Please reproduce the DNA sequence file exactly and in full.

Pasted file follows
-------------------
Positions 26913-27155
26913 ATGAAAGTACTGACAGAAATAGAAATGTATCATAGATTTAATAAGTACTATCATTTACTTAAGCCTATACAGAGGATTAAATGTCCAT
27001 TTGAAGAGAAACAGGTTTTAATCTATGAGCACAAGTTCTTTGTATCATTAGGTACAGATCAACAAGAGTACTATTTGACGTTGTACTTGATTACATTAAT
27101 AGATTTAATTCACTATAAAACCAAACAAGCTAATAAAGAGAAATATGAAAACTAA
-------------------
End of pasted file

Positions 26913-27155
26913 ATGAAAGTACTGACAGAAATAGAAATGTATCATAGATTTAATAAGTACTATCATTTACTTAAGCCTATACAGAGGATTAAATGTCCAT
27001 TTGAAGAGAAACAGGTTTTAATCTATGAGCACAAGTTCTTTGTATCATTAGGTACAGATCAACAAGAGTACTATTTGACGTTGTACTTGATTACATTAAT
27101 AGATTTAATTCACTATAAAACCAAACAAGCTAATAAAGAGAAATATGAAAACTAA